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Spider mites – most common Calathea pests

I guess the only downside of having plants are the occasional pests that appear “out of nowhere”. I’ve dealt with almost all of them – scale, aphids, mealy bugs, trips, fungus gnats, white flies, you name it. When it comes to my beloved Calathea plants, Spider mites seem to be the only one that gets them. In this article I’m going to show you how to spot them and get rid of them naturally.

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What are Spider mites and how they look

Spider mites are extra small pests that are hard to spot until it’s almost too late. It’s like they come out of nowhere and slowly eat your plants until leaf by leaf gets all wrinkly and dry.

They live on the undersides of the leaves, where they create a spider looking web (thus the name Spider mites), where they lay their eggs. The eggs are actually what I firstly noticed, because their web is so thin, it’s hard to notice from afar.

Apparently eggs are initially transparent, but every time I’ve had spider mites on one of my Calathea plants, they were noticeably white. As the underside of Calathea leaves are purple, it’s easier to spot the eggs.

How I got rid of Spider mites naturally

The first sign of pests are yellowing leaves and dry spots. Calathea plants have really thin leaves that don’t last for long after a Spider mite invasion. From the time I first saw them on my Calathea (it was around 9pm), until the next morning, 3 leaves were completely shriveled and dried out. I was in panic mode, to say the least.

So, here’s what I did:

I immediately brought the plan to the shower and carefully showered it, leaf by leaf. The thing with these pests is that you can’t just wash them away, but I did it so that it would be easier to clean the plant, without all that web formed on leaves and stems.

After the shower I thoroughly cleaned the entire plant with cotton pads dipped in a light mixture of water and dish soap. You could see how the cotton pads turned brow, dirty, from the Spider mites.

After I carefully cleaned each leaf (bottom and top of the leaf, along with its stem), I went back to the shower and rinsed the leaves from the soap.

It seemed like this was enough, and it actually was. But, as a precaution, a week later, I cleaned the leaves with Neem oil. Just a drop of Neem oil onto a cotton pad and gently went through every leaf and stem. – big mistake!

Is Neem oil safe for Calathea?

In the beginning it was fine, a week has passed, even two weeks, and then a leaf on my Calathea started to yellow. And on another one, as well. It was completely trippy because it was just like the leaf literally just changed color from green to yellow. Besides the color shift it seemed healthy. Of course, after a few days it wasn’t looking happy anymore.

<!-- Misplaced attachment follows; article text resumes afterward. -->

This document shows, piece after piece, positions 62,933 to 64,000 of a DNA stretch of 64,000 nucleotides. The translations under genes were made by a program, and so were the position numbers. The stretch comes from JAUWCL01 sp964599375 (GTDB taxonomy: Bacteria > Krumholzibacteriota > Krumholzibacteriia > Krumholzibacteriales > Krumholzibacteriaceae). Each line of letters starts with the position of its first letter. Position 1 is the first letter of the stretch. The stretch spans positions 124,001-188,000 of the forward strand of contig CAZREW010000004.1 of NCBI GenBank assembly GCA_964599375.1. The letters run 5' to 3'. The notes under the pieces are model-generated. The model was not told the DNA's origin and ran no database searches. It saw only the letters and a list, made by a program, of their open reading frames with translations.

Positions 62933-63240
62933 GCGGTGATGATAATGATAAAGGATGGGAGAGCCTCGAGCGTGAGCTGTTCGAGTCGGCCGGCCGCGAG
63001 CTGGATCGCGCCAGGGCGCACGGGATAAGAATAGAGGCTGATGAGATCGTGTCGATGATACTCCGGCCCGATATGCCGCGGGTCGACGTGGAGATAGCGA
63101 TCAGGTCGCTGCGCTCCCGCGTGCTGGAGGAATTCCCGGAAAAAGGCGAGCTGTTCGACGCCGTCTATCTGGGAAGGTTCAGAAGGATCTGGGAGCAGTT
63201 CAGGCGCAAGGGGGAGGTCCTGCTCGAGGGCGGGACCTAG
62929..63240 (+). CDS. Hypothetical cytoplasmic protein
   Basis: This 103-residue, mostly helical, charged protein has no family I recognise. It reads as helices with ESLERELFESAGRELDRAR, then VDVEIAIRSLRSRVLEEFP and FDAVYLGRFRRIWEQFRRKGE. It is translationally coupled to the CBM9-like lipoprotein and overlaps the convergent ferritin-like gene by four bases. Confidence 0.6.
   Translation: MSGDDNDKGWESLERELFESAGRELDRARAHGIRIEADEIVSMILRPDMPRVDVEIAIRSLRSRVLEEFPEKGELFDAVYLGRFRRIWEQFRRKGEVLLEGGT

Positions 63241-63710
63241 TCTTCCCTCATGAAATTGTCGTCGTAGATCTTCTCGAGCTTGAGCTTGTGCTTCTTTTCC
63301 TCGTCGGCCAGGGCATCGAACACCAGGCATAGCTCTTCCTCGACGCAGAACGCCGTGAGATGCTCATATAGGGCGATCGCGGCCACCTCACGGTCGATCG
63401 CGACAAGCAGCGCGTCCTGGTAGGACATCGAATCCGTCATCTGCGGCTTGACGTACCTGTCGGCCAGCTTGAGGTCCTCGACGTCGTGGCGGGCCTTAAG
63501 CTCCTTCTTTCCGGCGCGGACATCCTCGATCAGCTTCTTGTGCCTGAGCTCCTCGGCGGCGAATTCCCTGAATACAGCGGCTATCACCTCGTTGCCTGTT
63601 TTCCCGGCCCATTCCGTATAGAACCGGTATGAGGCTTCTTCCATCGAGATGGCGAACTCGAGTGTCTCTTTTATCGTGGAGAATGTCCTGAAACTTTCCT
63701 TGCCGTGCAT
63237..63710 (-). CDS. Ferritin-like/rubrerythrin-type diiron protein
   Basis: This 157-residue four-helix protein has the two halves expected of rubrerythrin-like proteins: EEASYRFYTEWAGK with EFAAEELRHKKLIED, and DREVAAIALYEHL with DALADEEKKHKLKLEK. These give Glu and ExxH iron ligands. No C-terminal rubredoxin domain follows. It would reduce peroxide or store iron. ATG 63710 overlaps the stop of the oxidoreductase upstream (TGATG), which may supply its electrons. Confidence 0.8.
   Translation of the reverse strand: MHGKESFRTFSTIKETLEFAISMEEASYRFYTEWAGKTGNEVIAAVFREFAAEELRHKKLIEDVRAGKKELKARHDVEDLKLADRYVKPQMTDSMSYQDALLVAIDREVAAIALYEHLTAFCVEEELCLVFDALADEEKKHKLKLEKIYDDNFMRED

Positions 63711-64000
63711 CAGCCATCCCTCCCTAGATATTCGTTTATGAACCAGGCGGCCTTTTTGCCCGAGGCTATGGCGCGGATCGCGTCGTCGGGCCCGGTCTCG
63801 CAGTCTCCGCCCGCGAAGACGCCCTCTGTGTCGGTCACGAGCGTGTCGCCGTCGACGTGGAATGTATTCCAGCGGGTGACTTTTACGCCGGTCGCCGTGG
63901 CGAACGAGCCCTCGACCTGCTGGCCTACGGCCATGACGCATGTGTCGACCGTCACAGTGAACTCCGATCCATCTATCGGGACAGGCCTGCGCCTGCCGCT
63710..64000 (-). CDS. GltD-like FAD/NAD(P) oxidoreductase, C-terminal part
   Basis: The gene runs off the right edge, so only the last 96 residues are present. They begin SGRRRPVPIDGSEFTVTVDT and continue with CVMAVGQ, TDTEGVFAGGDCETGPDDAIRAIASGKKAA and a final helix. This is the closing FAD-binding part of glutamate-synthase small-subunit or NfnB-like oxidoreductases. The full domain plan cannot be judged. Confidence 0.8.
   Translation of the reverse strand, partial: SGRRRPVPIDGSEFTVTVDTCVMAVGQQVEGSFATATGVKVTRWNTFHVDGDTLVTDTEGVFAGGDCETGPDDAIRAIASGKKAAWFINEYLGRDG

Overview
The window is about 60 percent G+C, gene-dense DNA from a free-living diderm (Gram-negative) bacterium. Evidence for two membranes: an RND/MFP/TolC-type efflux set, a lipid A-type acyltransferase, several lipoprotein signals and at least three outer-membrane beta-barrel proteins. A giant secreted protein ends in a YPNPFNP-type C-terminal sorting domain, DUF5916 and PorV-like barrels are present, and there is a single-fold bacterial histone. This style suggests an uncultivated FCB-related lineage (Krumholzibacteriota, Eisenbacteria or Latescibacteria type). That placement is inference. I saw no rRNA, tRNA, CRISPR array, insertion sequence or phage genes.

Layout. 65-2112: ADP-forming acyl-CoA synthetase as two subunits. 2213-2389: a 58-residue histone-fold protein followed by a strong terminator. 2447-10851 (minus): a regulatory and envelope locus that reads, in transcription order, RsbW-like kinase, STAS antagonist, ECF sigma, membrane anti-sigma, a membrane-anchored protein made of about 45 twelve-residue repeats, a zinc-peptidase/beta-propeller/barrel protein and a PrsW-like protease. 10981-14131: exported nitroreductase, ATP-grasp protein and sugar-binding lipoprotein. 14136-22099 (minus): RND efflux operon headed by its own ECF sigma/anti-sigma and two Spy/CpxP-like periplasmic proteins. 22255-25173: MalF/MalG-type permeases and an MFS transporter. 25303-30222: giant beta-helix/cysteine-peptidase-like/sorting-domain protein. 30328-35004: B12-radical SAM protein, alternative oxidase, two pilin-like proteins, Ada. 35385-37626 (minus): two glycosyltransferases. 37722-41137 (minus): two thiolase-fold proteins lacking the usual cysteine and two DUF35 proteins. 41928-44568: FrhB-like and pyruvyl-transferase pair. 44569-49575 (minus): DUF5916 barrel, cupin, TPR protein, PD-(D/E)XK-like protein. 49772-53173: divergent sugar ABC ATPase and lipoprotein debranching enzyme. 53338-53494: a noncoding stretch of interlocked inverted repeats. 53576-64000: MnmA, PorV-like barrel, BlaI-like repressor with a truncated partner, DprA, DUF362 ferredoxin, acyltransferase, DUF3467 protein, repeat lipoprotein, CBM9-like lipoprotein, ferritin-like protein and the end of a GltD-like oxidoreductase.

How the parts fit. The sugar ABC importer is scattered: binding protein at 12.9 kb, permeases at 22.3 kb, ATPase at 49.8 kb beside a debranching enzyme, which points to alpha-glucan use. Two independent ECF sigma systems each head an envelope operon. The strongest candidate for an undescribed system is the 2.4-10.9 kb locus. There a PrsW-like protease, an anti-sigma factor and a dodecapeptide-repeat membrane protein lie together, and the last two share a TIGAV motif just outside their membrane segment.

So, what I’m trying to say is that it’s not safe to use neem oil for Calathea. Calatheas are phototoxic. They are really sensitive and sunlight in combination with the neem oil gives catastrophic results.

I found that the Calathea Ornata was affected by the neem oil after two weeks (which is actually quite a lot). But other Calathea varieties like the Rattlesnake Calathea and Calathea Zebrina didn’t took the oil well, at all. Their leaves kind off faded in color in a matter of days.

So, as a precaution, I wouldn’t use neem oil on Calatheas, but just stick to soap and water, and use neem oil only to clean the stems of the plant.

The funny thing is – I actually got rid of spider mites, but two out of three Calatheas look really really sad. I had to clean the neem oil off the leaves and hope it will grow new, healthy leaves.

Spider mites infestation “safety kit”:

How to prevent Spider Mites infestation

Here’s why it’s good to regularly clean plant leaves. Not only to maintain the plant clean and help it to absorb as much sunlight as possible, but to also prevent pests from spreading and harming the plant.

I probably cleaned the leaves of my Calathea three or four weeks before this happened, had I done it more frequently, I’d probably prevent the Spider mites from spreading. Sometimes you can’t be on top of everything, especially if you have many plants, but whenever you have the time, a check up on your plant can be crucial.

I use a wet microfiber cloth to clean my plants. Just gently go through the leaves and clean both the top and underside of the leaf. Another thing you can do is to mix Neem oil, dish soap and water (just a bit of oil, not too much), and spray the leaves with this mixture.

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